It has built up a sprawling business empire since the 1979 Revolution, with annual revenues estimated at some 12 billion dollars and investments in sectors ranging from oil, gas and petrochemicals to cars, bridges and roads. It also controls the paramilitary Basij militia. Read more
August 8, 2011 Leave a Comment
The Slate, Tuesday, July 12, 2011 -This article arises from Future Tense, a collaboration among Arizona State University, the New America Foundation, and Slate. A Future Tense conference on the promise and limitations of using technology to spread democracy will be held at the New America Foundation on July 13. (For more information and to sign up for the event, please visit the NAF website.)
The Obama administration has begun taking action to bring Internet freedom to Iran. This sounds wonderful.
But this approach ignores two key factors: 1) Iran already has the upper hand in this battle; 2) the current approach is dangerous to activists and focuses on too few people. If the U.S. really wants to bring free-flowing information to Iran, it needs to rethink its current strategy.
I grew up in Iran and worked as a journalist there until 2004, when I—along with 20 other bloggers, Web technicians, and journalists—was arrested by security forces for my blog, in what was the first major raid against bloggers and online activists. After two months of mistreatment and solitary confinement, I was released and soon after moved to the United States. Read more
July 12, 2011 Leave a Comment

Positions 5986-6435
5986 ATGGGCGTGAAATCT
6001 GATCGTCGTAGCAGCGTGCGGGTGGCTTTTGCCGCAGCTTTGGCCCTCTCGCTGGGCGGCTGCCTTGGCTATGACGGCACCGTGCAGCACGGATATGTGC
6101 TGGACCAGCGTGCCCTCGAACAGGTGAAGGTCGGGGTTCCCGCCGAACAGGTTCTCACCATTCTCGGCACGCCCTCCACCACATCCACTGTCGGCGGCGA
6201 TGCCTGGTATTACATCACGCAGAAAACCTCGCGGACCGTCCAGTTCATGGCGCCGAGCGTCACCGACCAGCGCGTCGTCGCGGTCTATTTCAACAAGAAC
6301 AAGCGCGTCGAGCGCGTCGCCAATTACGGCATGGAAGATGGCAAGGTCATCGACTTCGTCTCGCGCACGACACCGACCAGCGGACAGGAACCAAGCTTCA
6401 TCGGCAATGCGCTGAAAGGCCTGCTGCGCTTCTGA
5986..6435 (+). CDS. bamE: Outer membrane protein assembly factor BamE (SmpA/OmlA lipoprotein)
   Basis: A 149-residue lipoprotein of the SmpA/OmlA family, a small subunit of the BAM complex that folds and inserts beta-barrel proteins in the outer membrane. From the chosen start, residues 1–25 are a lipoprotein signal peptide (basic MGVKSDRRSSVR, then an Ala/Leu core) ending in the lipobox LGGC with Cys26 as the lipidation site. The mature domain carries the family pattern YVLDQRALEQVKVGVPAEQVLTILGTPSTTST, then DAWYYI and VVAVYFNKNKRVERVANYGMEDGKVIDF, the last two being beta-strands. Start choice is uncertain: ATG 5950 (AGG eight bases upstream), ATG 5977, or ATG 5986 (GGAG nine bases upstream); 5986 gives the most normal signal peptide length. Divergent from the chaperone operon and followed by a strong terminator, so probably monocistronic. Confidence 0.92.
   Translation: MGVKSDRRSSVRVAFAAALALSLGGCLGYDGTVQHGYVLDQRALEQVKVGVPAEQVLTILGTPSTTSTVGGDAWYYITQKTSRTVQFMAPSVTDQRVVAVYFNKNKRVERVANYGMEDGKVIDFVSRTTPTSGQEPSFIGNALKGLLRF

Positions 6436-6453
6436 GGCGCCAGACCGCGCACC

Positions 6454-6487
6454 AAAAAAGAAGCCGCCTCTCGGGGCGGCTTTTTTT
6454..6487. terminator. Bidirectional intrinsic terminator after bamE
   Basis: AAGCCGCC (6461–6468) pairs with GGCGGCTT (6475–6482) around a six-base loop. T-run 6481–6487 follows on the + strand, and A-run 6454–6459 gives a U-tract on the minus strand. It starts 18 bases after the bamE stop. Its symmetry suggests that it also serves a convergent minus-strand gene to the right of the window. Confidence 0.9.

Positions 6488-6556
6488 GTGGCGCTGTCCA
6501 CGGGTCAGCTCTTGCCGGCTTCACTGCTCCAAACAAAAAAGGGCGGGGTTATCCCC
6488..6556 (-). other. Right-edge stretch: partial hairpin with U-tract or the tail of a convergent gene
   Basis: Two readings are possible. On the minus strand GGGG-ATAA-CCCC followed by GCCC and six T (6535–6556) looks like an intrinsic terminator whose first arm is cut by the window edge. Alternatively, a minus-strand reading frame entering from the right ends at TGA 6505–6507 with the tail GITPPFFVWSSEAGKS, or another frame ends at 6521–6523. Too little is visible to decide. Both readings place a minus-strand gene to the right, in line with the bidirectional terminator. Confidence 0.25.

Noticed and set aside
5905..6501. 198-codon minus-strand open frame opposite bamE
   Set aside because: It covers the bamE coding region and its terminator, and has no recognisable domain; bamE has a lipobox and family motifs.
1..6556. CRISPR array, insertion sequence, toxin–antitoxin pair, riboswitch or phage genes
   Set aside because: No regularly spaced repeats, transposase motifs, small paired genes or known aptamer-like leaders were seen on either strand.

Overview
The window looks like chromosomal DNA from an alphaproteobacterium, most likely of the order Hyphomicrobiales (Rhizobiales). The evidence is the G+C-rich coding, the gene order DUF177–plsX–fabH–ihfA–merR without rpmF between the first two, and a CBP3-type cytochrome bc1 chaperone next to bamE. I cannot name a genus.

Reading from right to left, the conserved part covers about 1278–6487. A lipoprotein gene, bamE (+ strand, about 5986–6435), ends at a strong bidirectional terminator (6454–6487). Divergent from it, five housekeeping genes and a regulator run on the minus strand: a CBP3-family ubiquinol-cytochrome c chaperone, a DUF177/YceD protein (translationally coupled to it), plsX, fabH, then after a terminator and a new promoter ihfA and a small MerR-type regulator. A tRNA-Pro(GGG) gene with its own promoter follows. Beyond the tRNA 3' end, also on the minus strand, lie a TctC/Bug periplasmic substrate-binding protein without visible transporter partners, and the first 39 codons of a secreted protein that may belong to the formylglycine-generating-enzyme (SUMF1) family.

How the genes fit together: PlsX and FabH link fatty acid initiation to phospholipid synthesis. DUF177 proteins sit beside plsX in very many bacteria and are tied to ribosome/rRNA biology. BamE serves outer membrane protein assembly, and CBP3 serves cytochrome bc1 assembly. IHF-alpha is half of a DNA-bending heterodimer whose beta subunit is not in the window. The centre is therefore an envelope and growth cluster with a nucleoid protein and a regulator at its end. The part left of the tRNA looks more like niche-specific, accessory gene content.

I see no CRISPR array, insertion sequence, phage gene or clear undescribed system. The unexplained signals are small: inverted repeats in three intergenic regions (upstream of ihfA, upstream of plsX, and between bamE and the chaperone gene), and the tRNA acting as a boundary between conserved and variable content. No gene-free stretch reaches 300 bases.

Huffington Post, Posted: 7/5/11- Less than a week after the United Nations Human Rights Council appointed former Maldivian Foreign Minister Ahmed Shaheed as Special Rapporteur on Human Rights for Iran, Head of Iran’s Judiciary, Sadegh Larijani, in a TV interview said, “accepting the Special Rapporteur on Human Rights is not our policy.”
In March, the UN Human Rights Council passed a resolution establishing a monitoring mechanism for Iran and appointing a Special Rapporteur. Last month, three candidates were considered for this position. The Iranian side, knowing that a Special Rapporteur would be immediately appointed soon, sent a message to Geneva that the Rapporteur on Iran should have three qualifications: Be a man, be a Muslim, and not be from an Arab country. One of the male candidates didn’t seem to cause any controversy for Tehran; Ahmed Shaheed’s appointment met all of Iran’s requirements. Read more
July 5, 2011 Leave a Comment
NEW YORK, Jun 20, 2011 (IPS) - Millions of Iranians who have lived under an intense level of internet filtering and advanced monitoring systems for years may soon benefit from new technology that sidesteps the censors.
Last week, the New York Times reported that “the [Barack] Obama administration is leading a global effort to deploy ’shadow’ Internet and mobile phone systems that dissidents can use to undermine repressive governments that seek to silence them by censoring or shutting down telecommunications networks.”
One of these projects has been dubbed “Internet in a suitcase”. According to the Times, the suitcase - financed with a two-million- dollar State Department grant - could be smuggled across the border and quickly set up to allow wireless communication over a wide area with a link to the global Internet. Read more